Virtua Health and Wellness Center in Washington Township added hundreds of workers when it opened its new 256,000-square-foot, $31 million facility last spring.
-175 to 219
Viking Yacht Co. in New Gretna, Burlington County, put workers on indefinite furlough in October, the latest in several years of cutbacks.
Watson Quality Foods closed its Blackwood facility, displacing 175 full- and part- time workers.
Last March, Sony cut 162 jobs from its plant in Pitman, where it ended DVD production.
Jobs eliminated in New Jersey by the closure of Marlton and South Plainfield Sears Essentials stores in 2010.
JVK Operations Ltd. spent $4 million to develop its medical linen laundering facility in Washington Township, bringing in an expected 150 jobs by 2012.
A new medical complex with retail and offices being developed by the Edgewater Park Crossing Group on Route 130 in Edgewater Park Township is expected to create 135 jobs.
Jobs lost last spring in the closure of the Office Depot distribution center in Westampton.
The Cooper Medical School of Rowan University, in addition to 300 to 400 construction jobs, is expected to add around 100 permanent positions in Camden.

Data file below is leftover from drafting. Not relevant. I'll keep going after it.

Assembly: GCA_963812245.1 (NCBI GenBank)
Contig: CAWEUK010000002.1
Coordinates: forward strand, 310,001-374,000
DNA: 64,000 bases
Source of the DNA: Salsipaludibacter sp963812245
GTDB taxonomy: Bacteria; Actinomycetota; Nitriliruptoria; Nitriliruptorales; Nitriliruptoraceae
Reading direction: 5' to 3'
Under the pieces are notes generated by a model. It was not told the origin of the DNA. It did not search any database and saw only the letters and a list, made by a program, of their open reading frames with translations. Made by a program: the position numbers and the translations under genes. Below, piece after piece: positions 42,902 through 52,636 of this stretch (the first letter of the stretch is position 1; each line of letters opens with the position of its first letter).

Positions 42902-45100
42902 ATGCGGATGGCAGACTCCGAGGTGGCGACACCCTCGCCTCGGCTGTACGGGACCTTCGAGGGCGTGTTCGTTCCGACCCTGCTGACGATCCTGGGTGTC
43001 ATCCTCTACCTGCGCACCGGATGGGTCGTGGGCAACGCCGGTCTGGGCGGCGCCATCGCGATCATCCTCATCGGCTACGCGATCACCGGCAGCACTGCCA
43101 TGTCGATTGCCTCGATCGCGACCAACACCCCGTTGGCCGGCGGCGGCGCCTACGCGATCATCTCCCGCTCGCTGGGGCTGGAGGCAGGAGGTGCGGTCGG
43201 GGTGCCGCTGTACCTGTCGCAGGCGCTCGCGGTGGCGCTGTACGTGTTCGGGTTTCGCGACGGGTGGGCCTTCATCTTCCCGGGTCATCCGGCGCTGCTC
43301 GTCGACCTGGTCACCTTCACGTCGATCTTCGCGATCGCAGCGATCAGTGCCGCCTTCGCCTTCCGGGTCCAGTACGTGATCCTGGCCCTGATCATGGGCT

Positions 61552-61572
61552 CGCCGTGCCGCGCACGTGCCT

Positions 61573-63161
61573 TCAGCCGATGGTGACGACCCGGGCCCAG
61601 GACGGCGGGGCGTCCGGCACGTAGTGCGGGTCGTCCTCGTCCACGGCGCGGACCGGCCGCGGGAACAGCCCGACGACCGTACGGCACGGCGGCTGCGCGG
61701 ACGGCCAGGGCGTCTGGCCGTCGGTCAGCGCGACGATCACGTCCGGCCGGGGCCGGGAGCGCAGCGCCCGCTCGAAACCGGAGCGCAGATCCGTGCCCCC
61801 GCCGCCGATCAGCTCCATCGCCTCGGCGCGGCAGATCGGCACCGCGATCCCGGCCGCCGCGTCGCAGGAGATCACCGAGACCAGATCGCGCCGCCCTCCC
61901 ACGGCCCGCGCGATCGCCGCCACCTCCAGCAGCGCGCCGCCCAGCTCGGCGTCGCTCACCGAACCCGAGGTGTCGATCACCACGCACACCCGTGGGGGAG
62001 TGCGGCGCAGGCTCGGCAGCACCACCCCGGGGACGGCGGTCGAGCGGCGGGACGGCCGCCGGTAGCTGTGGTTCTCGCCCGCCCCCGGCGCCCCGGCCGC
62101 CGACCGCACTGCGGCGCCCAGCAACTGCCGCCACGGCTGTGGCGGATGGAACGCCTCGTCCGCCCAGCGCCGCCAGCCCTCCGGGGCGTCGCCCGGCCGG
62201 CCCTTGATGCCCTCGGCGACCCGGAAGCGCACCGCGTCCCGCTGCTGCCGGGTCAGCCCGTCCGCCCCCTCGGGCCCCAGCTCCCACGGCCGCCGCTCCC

Pinnacle Foods’ $6 million expansion at the Woodcrest Corporate Center in Cherry Hill added 90 jobs and retained about 130 with a move into the former Langston Steel Plant.
In 2010, Midwestern retailer hhgregg added 50 jobs in the new Deptford retail center. It also opened a regional distribution center in Logan Township, adding 35 positions.
Rastelli Food Group added 91,000 square feet of manufacturing space in Logan Township and will be ramping up to 80 new jobs by year’s end.
Catapult Learning, a provider of educational services moved its headquarters to the Ferry Terminal Building on Camden’s waterfront, and will add 80 jobs in the process.
The redeveloped Browns Mills Shopping Center in Pemberton Township will generate around 65 jobs.
SSM Industries, a high-tech HVAC materials company, purchased a 46,000-square-foot manufacturing facility in West Deptford, and added 60 new jobs.
+50 to 70
Schar, an international food manufacturing company, will open U.S. headquarters in Logan in late 2011, a $14 million new construction project that will add up to 70 workers.
Diversified Industries, which moved its 65 employees to Woolwich in 2010, is expected to add 30 more jobs in the next decade.
Cargill Food’s distribution center relocated to a 40,000-square-foot facility in Logan Township in 2010, creating 26 new jobs.
Long-established operations at CompuCom underwent a $2 million expansion in Paulsboro, retaining 250 jobs and adding 25 new positions.
The Cafe Madison expansion in downtown Riverside will add jobs following the construction of a new banquet hall.
Published (and copyrighted) in South Jersey Biz, Volume 1, Issue 1 (January, 2011).